The "Fight or Flight" adrenaline effect is yet another (possibly clever?)
explanatory note; the specific adversity/disaster is important.  I don't
believe in any general "happiness while hungry" or "happiness while in
pain". But when the crummy circumstance was caused by a more specific
threat, the adrenaline creates a chemical mood change, at least temporarily.
In war, repeatedly.
It's not clear if EP tests given to the Russians during the war would give
the same results as those same tests a few years after the war -- I think
not; "what's too painful to remember, we simply choose to forget; so it's
the laughter, which we remember..."

Another issue is solidarity -- when people can join together to fight
against the bad situation, and those nearby are similarly enduring the
problems.  Not "misery loves company", but "we shall overcome" and "we're
all in this together".  Mob pyschology / holy spirit in gatherings (?); the
US 60's protests generated intense feelings, and many ex hippies never felt
generally as good again.

And one more issue, the "lack of regret" about decisions, especially in war.
Most soldiers follow orders, which they're not really responsible for.  For
many people, too many choices, too much freedom, causes unhappy
indecisiveness about what is desired and what should be chosen.  In a
stressful time when there are few or no other choices, there is no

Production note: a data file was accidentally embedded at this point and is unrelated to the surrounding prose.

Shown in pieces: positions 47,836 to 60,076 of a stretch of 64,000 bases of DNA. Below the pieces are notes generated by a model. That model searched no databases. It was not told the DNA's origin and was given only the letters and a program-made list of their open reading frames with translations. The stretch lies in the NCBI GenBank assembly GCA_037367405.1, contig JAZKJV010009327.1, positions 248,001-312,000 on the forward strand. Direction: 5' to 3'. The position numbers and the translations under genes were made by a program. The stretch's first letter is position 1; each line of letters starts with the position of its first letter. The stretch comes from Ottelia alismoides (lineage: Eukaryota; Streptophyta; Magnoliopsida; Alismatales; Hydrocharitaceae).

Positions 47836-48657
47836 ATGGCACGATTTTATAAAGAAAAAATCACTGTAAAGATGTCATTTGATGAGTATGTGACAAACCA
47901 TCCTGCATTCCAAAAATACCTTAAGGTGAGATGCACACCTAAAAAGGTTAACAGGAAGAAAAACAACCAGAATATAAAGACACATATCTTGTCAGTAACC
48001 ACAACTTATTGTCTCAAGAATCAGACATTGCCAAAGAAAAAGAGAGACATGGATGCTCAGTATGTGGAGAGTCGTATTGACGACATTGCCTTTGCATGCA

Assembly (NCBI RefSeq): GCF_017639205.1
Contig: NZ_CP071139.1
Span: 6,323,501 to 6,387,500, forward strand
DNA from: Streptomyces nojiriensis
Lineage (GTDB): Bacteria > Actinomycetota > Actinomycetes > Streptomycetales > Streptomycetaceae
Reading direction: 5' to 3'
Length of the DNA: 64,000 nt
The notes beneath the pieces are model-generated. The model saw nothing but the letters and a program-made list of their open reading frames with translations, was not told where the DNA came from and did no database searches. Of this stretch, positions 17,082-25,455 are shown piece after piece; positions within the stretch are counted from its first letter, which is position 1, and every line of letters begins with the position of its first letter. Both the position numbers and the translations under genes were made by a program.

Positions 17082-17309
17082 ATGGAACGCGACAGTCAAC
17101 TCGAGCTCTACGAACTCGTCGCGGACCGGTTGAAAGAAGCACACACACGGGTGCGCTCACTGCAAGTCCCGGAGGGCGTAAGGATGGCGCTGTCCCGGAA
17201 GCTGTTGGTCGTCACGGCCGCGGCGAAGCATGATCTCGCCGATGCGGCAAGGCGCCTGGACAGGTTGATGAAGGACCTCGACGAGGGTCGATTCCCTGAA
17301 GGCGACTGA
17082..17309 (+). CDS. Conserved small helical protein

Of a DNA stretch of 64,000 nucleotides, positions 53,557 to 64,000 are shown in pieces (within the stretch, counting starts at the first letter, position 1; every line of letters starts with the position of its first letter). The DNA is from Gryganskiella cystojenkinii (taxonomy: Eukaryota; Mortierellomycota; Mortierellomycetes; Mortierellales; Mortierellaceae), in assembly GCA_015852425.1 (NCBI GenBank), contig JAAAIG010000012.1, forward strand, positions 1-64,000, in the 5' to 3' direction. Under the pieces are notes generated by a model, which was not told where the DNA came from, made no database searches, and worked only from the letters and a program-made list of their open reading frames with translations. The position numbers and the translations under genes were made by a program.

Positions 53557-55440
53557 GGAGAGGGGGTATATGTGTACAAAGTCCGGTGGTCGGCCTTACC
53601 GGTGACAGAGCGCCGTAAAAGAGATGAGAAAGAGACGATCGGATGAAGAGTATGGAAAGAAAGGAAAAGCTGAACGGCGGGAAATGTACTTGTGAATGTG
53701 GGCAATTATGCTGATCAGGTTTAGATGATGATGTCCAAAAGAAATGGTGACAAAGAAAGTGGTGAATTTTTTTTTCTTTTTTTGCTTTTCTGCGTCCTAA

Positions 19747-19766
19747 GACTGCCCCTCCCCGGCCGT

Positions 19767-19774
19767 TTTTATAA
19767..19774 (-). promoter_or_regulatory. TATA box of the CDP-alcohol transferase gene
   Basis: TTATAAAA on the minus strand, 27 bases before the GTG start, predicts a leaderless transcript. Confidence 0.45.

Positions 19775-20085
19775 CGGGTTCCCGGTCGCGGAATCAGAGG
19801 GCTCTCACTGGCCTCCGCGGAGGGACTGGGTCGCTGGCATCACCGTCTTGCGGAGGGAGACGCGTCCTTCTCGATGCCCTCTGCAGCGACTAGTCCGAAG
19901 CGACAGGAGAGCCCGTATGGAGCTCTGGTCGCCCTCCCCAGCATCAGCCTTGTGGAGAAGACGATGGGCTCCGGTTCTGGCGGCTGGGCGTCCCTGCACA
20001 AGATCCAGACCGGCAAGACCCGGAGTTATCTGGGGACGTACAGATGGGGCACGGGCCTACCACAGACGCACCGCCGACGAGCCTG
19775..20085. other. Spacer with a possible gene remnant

opportunity-lost regret about what wasn't done.  The clarity of pure action
implementation, "do, or do not; there is no try", allows a focus of effort
and, if successful, a pure enjoyment.  This is also related to the enjoyment
of trying your hardest, really giving 100% of yourself, to a "worthy" goal.

This sounds like sports; when I played ultimate at lunch, it was great to
stop thinking about work and the world etc., and just strive to be the best
I could be.  It also sounds like cramming for tests in university.  Insofar
as lack of choice is important, then it's probably a little outside of
utility maximizing considerations.

Whether "disaster raises happiness"; or, if there's more happiness under
adversity, then why?
is really interesting and leads down many paths.  

Tom Grey

-----Original Message-----
From: fabio guillermo rojas [mailto:[EMAIL PROTECTED]]
Sent: Wednesday, October 10, 2001 2:27 AM
Subject: Re: Disaster Raises Happiness, Trust

Well, the second-hand report supplied by me was just one bit of
evidence in support of the more general observation that some people
report that they are happiest in situations of adversity - a point
raised by Robin. Someone volunteered that a survey had shown that
some Russians were happiest during WWII, when millions were killed
or starved to death. 

The question is whether this situation - happiness during 
adversity - is typical for certain contexts. That't empirical. The
theoretical question is Robin's: if it is true that
you can increase your happiness in crummy circumstance, then
is that not a challenge to the utility maximizing hypothesis
that modern economics is based on? 


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